Functional Genomic Analysis of the Periodic Transcriptome in the Developing Drosophila Wing

Liang, Liang (2014). Functional Genomic Analysis of the Periodic Transcriptome in the Developing Drosophila Wing. PhD thesis The Open University.

DOI: https://doi.org/10.21954/ou.ro.0000f04d

Abstract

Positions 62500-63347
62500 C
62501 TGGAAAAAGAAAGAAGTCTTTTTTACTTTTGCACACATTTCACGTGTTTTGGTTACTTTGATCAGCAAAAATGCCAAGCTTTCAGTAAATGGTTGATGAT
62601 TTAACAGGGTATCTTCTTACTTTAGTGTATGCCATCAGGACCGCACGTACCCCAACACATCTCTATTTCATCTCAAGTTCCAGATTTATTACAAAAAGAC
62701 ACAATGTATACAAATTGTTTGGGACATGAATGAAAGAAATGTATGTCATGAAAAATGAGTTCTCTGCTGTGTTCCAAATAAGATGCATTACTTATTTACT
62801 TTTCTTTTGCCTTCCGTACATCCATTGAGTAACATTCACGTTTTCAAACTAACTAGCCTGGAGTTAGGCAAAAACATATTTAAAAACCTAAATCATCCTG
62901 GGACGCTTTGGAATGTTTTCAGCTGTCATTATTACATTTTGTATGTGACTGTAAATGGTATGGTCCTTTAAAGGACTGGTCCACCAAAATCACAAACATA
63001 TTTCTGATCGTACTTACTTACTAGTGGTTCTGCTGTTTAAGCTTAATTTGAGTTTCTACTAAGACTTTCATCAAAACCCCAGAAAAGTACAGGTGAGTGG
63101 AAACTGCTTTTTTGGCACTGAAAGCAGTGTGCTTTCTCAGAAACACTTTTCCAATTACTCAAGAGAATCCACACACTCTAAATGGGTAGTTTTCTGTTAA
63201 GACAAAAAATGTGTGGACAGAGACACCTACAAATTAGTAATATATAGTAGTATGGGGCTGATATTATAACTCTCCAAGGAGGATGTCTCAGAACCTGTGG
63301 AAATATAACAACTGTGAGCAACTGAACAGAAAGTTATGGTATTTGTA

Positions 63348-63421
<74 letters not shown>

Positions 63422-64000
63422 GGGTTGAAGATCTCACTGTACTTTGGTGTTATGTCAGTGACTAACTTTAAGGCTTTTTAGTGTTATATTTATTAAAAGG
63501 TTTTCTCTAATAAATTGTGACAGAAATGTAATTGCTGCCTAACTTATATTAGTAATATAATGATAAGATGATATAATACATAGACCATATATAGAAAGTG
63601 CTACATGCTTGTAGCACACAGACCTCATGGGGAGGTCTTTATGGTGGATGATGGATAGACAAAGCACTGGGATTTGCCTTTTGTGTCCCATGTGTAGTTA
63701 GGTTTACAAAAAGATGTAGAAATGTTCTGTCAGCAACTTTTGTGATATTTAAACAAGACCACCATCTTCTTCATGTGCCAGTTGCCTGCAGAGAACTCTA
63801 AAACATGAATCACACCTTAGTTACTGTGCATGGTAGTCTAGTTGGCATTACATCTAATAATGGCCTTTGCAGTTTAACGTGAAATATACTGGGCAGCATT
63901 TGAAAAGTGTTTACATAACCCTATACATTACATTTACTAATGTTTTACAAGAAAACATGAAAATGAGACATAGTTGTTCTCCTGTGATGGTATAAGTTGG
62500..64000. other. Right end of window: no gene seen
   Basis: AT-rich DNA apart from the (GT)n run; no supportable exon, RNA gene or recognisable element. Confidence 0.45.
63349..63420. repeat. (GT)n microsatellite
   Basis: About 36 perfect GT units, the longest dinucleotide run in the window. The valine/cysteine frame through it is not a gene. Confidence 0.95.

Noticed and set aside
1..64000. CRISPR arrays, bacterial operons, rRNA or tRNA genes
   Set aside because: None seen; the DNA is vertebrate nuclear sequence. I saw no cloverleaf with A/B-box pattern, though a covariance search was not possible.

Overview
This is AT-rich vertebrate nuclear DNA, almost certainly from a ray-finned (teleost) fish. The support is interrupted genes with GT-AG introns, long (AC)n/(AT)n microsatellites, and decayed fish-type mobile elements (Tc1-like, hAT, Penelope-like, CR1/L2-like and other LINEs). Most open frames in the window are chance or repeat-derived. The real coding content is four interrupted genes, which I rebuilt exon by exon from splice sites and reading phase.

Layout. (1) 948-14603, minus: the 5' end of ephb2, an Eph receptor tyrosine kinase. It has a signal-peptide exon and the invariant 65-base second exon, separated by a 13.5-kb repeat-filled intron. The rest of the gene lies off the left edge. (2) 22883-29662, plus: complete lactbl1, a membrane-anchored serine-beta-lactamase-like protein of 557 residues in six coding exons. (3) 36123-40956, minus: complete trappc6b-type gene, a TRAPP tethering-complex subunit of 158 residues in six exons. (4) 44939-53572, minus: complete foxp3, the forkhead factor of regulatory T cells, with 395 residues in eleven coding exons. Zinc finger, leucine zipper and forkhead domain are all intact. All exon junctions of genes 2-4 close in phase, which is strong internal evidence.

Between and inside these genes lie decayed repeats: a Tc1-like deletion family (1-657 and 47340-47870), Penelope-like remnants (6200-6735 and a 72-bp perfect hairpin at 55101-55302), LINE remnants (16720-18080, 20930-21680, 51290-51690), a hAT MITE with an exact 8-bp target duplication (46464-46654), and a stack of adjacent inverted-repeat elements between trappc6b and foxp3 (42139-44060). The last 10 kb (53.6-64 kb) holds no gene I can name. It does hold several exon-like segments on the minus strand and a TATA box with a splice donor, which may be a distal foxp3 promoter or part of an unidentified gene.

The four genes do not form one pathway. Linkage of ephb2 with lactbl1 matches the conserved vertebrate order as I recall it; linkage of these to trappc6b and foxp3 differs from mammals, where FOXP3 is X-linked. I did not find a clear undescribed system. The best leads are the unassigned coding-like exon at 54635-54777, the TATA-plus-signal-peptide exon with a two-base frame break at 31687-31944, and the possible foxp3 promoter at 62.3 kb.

The eukaryotic cell cycle is the central molecular oscillator underlying tissue growth. Although previous studies have analyzed global cell cycle-associated transcription using unicellular systems, precisely how cell cycle-dependent processes are integrated in multicellular development in vivo remains unclear. One multicellular context-specific cell cycle event is the Interkinetic Nuclear Migration (IKNM), a conserved process by which proliferating nuclei translocate to the apical epithelial surface of the epithelium to execute mitosis. How cell cycle progression is linked with IKNM remains poorly understood. Here, I report the global cell cycle-associated transcriptomes of Drosophila wing disc epithelial cells (multicellular system) and cultured S2 cells (unicellular system). With an integrative FACS-microarray technique, we identified over 600 genes with periodic expression profiles in each context. Intriguingly, despite the common periodic genes identified, we also identified 200 genes periodically expressed only in the wing disc cells, including many core cell cycle components. I further explored the function of those wing disc periodic genes by tissue-specific RNAi knockdown. Combining flow cytometry and confocal imaging, I defined 107 periodic genes that control wing growth, wherein 35 periodic genes control cell cycle progression in the developing wing but not in S2 cells (com-pared with results from S2 RNAi screens). In addition to several novel regulators of mitotic cell size and chromosome segregation, I also identified two novel wing disc-specific periodic genes, knockdown of which disrupt IKNM. Strikingly, in both cases, disconnecting nuclei positioning with mitosis does not disrupt cell cycle progression per se. One of the IKNM genes is a potential lincRNA, which may regulate the expression of kinesin-like protein, Klp54D, and is required for normal centriole function. Taken together, my study provided a global functional perspective on cell cycle regulation in vivo, and identified numerous novel periodic genes that control growth, cell proliferation and IKNM in the epithelial context.

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